Weather an issue for reliability of Leeds Bradford flights

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From: Aidan Nelson, York.

IT was pleasing to read (The Yorkshire Post, February 2) of the ongoing improvements and the record number of passengers passing through Leeds-Bradford International Airport (LBA).

However, one key issue is not addressed in the interview with the airport’s chief executive, John Parkin – the impact of the weather. Having increased my use of LBA since British Airways launched flights to Heathrow, resuming a route flown by British Midland; I’m once again questioning weather-related reliability.

Recently, the weather caused the cancellation of my flight to London from which I was connecting on to a flight to Washington.

Fortunately, on this occasion, British Airways were able to get me on a flight from Manchester in time for my onward flight.

This doubt over the greater impact of weather on operations at LBA over the option of flying from Manchester is nothing new.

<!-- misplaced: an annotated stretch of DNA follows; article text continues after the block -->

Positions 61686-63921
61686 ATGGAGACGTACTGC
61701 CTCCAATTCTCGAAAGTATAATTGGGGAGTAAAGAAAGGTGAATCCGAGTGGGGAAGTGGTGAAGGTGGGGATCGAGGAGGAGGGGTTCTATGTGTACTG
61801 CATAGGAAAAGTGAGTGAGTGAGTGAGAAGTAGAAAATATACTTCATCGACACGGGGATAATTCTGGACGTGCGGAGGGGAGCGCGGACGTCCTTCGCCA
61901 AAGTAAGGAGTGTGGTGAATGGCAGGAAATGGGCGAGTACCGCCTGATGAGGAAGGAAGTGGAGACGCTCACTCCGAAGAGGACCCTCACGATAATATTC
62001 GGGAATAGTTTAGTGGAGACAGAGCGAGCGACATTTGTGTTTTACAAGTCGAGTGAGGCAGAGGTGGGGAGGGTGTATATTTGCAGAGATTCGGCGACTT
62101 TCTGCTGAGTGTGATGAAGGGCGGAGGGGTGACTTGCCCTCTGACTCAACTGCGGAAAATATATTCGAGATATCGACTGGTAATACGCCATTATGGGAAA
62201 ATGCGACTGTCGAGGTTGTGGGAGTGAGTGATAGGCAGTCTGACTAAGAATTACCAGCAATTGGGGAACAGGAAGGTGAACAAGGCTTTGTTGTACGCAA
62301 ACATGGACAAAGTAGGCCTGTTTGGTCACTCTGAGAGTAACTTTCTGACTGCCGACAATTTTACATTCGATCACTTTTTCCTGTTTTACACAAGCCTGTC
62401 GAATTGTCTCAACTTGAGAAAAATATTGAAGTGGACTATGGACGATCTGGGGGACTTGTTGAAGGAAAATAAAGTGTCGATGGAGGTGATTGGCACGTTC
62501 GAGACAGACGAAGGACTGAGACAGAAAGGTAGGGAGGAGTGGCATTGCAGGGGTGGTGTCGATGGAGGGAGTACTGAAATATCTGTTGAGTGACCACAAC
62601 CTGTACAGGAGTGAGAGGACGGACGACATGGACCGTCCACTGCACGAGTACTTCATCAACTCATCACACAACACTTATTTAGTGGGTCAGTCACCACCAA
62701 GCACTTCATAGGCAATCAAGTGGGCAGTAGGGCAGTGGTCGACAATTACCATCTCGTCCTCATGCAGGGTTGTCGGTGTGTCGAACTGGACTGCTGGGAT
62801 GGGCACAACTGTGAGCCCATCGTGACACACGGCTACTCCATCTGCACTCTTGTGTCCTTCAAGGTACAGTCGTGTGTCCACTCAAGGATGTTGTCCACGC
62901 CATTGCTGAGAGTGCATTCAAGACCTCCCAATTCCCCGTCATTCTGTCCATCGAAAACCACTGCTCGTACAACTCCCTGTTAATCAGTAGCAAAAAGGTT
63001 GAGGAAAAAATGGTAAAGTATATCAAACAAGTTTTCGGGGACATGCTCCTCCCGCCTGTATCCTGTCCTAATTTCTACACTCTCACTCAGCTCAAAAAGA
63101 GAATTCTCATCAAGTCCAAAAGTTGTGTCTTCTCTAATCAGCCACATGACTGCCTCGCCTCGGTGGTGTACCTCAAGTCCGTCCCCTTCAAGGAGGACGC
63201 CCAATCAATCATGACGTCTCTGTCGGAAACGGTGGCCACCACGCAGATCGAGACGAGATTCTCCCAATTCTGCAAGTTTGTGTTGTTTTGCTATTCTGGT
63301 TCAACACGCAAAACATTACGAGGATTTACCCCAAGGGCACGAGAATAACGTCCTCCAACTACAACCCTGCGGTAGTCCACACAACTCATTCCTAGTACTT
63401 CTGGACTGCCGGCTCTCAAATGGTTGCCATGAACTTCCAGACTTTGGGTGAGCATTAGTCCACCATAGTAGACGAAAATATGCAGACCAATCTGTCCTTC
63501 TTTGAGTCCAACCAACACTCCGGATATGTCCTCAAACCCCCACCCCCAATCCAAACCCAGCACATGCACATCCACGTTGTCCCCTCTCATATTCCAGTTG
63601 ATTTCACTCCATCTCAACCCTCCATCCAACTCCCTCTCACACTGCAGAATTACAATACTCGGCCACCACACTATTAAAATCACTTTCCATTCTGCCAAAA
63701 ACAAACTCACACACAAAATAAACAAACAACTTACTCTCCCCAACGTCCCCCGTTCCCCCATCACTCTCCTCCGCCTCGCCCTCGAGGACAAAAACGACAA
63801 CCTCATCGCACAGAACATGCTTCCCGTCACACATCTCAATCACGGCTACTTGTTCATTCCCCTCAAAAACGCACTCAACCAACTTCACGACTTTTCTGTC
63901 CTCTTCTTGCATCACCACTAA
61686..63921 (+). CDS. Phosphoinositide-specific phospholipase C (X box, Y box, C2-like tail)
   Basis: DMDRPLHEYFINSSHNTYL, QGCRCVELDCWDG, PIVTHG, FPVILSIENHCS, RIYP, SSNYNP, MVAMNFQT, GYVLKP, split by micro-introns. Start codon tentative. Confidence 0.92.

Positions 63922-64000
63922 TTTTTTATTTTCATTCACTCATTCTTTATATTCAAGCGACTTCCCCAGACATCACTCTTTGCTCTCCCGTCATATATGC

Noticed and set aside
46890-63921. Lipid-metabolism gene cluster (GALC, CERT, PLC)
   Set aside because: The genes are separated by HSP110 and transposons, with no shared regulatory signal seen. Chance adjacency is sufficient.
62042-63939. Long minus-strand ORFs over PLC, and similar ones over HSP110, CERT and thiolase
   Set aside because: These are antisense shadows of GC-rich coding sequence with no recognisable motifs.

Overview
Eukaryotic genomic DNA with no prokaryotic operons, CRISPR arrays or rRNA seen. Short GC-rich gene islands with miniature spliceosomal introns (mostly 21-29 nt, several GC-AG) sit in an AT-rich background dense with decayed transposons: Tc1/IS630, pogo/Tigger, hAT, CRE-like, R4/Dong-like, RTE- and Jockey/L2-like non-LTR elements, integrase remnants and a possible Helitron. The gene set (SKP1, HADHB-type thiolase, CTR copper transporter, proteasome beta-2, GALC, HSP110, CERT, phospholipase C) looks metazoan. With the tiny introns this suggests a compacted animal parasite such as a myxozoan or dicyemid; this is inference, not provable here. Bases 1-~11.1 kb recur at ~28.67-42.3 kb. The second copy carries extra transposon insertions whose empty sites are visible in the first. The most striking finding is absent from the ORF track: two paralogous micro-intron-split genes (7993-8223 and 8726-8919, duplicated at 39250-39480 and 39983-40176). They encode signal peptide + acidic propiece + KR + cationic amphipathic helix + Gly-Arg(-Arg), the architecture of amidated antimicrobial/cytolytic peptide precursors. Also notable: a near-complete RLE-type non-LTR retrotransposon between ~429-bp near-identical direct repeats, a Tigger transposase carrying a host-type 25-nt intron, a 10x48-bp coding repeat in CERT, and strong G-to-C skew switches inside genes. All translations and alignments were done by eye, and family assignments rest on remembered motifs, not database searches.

Previously, I’ve twice ended-up arriving a day later than planned; and, on several occasions being re-routed via Manchester.

On one occasion I ended up sharing a taxi from LBA to Heathrow Airport with three others as this was the only way for us to catch our various connecting flights.

So, while wanting to see LBA flourish, I’m again tempted to book to travel via Manchester Airport as reliability is particularly crucial when flying long-haul.

From: Bob Watson, Baildon.

THE interview with John Parkin, the chief executive of Leeds Bradford International Airport (The Yorkshire Post, February 2) made interesting reading.

There was much mention of the increased passenger numbers, the improved terminal, a new “premium” car park to include a covered walkway, and the need for a better road infrastructure and a rail link to the airport. Mr Parkin is looking to more than double the passenger numbers over the next decade, and it was therefore disappointing that there was no mention of the one thing that would help to make the UK’s highest airport more attractive to prospective travellers.

That is by substantially increasing the number of air bridges so that passengers do not have to walk across the Tarmac (to buses or planes) as much as they are obliged to do now.

Surely this should be one of the highest priorities in the 21st century?